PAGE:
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Landscape Ecology

, Volume 25, Issue 3, pp 419–433 | Cite as

Cumulative effects of forestry on habitat use by gray wolf (Canis lupus) in the boreal forest

  • Mélina Houle
  • Daniel FortinEmail author
  • Christian Dussault
  • Réhaume Courtois
  • Jean-Pierre Ouellet
Research Article

Abstract

Forest harvesting involves the creation of roads and cutblocks, both of which can influence animal habitat use. We evaluated the cumulative effects of forestry on habitat selection by six packs of gray wolf (Canis lupus) widely distributed in Quebec’s boreal forest. Resource selection functions were used to evaluate cumulative effects at two levels. First, we studied how the response of wolves to roads and cutblocks varied within their home range (HR level) as a function of the local abundance of these habitat features. Second, we assessed whether differences in the response to roads and cutblocks observed among packs (inter-HR level) could be explained by variations in their average abundance among individual home ranges. At the HR level, we found that cumulative effects shaped habitat selection of wolves, and the nature of the effects varied during the year. For example, we detected a decrease in the selection of roads following an increase in local road density during the rendez-vous and the nomadic periods, but not during the denning period. At the inter-HR level, we found a functional response to logging activity only during the denning period. Packs with home ranges characterized by a larger proportion of recent cutblocks selected these cutblocks more strongly. We conclude that cumulative effects of logging activities occur at multiple levels, and these effects can have profound effects on habitat use by wolves, thereby influencing spatial predator–prey dynamics. Wildlife conservation and management in boreal ecosystems should thus account for cumulative impacts of anthropogenic features on animal distribution.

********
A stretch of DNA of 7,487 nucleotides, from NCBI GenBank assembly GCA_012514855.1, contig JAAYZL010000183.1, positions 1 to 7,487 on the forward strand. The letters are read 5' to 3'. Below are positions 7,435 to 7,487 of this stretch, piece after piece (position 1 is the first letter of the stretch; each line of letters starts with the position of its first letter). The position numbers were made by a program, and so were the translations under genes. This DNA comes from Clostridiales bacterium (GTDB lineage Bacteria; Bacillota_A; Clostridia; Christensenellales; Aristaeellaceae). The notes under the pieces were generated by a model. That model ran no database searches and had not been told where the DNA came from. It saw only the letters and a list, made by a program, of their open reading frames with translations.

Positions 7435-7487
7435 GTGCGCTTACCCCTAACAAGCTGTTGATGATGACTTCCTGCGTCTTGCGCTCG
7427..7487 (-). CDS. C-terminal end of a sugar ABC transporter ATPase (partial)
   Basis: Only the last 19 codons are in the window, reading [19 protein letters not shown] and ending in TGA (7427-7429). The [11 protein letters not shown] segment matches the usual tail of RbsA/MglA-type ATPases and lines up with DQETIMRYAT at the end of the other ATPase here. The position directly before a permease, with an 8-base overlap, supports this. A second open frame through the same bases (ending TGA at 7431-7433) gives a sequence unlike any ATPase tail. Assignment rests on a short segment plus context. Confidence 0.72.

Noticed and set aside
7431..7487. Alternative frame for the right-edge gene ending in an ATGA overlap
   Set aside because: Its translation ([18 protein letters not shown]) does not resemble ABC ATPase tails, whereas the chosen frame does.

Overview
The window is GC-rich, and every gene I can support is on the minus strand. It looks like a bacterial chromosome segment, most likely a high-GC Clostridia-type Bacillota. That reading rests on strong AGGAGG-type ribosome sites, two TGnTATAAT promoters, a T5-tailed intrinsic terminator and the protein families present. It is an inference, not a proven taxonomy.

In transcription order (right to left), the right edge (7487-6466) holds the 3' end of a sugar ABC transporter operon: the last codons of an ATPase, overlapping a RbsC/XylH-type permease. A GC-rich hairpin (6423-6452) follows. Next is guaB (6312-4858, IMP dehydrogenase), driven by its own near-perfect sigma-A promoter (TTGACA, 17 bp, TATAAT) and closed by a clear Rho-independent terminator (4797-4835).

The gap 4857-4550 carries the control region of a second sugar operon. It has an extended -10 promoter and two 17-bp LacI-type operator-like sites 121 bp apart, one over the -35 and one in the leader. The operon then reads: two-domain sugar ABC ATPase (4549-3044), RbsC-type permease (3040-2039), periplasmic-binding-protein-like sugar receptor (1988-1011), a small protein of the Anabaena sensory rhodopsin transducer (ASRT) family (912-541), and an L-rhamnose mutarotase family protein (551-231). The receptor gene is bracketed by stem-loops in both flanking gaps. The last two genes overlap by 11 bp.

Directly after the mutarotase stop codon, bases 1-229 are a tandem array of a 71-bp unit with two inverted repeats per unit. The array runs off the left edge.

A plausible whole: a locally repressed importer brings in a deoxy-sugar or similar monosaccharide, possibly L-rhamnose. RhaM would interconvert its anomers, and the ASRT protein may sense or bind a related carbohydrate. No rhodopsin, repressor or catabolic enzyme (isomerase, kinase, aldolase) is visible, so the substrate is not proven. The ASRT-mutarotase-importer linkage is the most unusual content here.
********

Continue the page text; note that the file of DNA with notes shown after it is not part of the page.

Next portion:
Keywords

Cutblocks Cumulative effects Habitat selection Forestry Mixed effects logistic regression Predators Roads Resource selection functions Wolves 

Notes

Acknowledgments

Financial supports for field efforts and data analysis were funded by the Natural Sciences and Engineering Research Council of Canada (NSERC)—Sylviculture and Wildlife Research Chair, the Ministère des Ressources naturelles et de la Faune du Québec, the Canadian Foundation for Innovation, Fondation de la faune du Québec, and World Wildlife Fund. We thank Laurier Breton, Alain Desrosiers, Rolland Lemieux, and Marius Poulin for their help in the field. We thank Cheryl Johnson, Nicolas Courbin and James Hodson for their comments on a previous version of the paper.

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Copyright information

© Springer Science+Business Media B.V. 2009

Authors and Affiliations

  • Mélina Houle
    • 1
  • Daniel Fortin
    • 1
    Email author
  • Christian Dussault
    • 2
  • Réhaume Courtois
    • 3
  • Jean-Pierre Ouellet
    • 4
  1. 1.Chaire de recherche industrielle CRSNG-Université Laval en sylviculture et faune, Département de biologieUniversité LavalQuebecCanada
  2. 2.Ministère des Ressources naturelles et de la Faune, Service de la faune terrestre et de l’avifauneQuebecCanada
  3. 3.Ministère des Ressources naturelles et de la Faune, Service de la biodiversité et des maladies de la fauneQuebecCanada
  4. 4.Département de biologie, chimie et sciences de la santéUniversité du Québec à Rimouski, Centre d’études nordiquesRimouskiCanada

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